Given that most hams suffer to some degree of self-inflicted QRM caused by their own equipment and wiring, many are naturally quite interested in information and advice about how to find and mitigate this problem.
Two notable authors on this topic are Ward Silver, N0AX, who wrote a whole book for ARRL about bonding and grounding: “Grounding and Bonding for the Radio Amateur”, and James W. Brown, K9YC, who has written and published a number of detailed articles at his website regarding grounding, bonding, noise mitigation and related topics, including one entitled “Power, Grounding, Bonding, and Audio for Ham Radio - Safety, Hum, Buzz, and RFI”.
The basic problem is that for almost all typical amateur radio equipment, the connections between various pieces of equipment are made with unbalanced connections, which means that signals are carried between devices as a voltage working against a common ground. The issue is that the common ground is not common, and it is easy to measure voltage differences between ground at one device and ground at another device.
The two authors suggest different solutions to this problem:
Ward Silver, N0AX
N0AX suggests the following:
A practical and effective alternative is to provide a wide and flat or round conductor at the back of the equipment. (See Figure 4.19 in the previous chapter.) This creates a bonding bus. The bus can be any large conductor. A short length of copper pipe is inexpensive and a popular choice although large wire or strap can also be used. You can sometimes find surplus bus bars in scrap metal yards, too. Connection points can be pre-drilled in the bus and left open or a screw can be installed for later use. The enclosures of each piece of equipment, including computers and other non-radio electronics, is then connected to the bus with a bonding jumper: short, heavy wire or strap. Stranded wire is fine and is flexible enough to allow the equipment to be moved or repositioned. Use crimp terminals or ground clamps to connect the bonding jumpers to the bus. It should be noted that while more convenient, use of a bus makes the bonding path longer and somewhat less effective at reducing power frequency noise.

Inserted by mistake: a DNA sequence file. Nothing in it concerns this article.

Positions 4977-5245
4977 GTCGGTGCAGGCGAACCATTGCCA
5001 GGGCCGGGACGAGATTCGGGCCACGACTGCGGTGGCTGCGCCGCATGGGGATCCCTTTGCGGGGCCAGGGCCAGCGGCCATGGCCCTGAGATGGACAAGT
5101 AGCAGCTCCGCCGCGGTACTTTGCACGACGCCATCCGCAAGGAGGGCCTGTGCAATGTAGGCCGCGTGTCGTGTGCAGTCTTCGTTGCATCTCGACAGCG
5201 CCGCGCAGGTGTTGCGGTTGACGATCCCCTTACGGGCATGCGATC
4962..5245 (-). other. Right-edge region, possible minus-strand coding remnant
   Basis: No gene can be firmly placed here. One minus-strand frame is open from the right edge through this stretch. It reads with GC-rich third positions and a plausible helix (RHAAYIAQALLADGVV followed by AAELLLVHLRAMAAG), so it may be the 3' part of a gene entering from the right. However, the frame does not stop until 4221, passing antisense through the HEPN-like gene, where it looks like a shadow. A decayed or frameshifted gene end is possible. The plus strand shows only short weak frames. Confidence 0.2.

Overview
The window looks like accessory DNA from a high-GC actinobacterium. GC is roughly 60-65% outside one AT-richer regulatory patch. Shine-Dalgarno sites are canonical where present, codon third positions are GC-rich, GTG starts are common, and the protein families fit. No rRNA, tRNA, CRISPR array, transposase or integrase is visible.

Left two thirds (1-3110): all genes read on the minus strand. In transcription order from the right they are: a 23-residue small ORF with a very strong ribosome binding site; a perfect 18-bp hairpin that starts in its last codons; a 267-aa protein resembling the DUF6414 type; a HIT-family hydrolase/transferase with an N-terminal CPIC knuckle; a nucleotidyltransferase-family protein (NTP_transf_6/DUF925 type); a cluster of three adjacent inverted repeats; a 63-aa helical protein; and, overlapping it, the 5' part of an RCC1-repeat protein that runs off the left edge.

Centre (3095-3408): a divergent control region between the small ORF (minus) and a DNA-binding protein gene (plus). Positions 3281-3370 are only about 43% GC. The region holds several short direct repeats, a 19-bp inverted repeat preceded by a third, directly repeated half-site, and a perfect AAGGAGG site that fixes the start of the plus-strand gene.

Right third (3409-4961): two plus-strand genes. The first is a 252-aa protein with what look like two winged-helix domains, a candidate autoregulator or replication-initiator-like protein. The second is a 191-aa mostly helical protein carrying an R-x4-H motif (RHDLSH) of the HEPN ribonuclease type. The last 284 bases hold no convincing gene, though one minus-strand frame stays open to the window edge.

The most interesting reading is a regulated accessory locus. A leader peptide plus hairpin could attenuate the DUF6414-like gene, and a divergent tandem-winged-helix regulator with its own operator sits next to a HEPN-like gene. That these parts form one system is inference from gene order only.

James W. Brown, K9YC
Whereas K9YC makes the following statement:
- Virtually all interconnects are unbalanced, tie chassis to chassis
- We may call them an audio cable or computer or “coax between rig and amp,” but Mother Nature sees their shields as part of a big loop with star bonding conductors
- Most equipment has a Pin One Problem
- Current in the loop gets inside our gear
- Hum, buzz, RFI, lightning damage
- Ground bar at back of desk is a bad idea
- Individual bonds from each piece of gear to a common ground inside or outside the shack is a bad idea
- Greatly increases resistance between interconnected equipment
- More power line buzz
- Creates loops for magnetic coupling
While Silver references and acknowledges Brown’s works in his book, his argument for using a bonding bus seems to be related to practical considerations, whereas Brown’s repudition of this practice seems to be related to the fact that it prevents keeping the bonding connections between equipment to the absolute minimum length.
This leads to the question: Who’s right?
- ARRL Inc.; Silver (N0AX), Ward. “Grounding and Bonding for the Radio Amateur”. ARRL, the national association for Amateur Radio. Kindle Edition.
- “Power, Grounding, Bonding and Audio for Ham Radio”, pages 112-113, retrieved 2022-02-13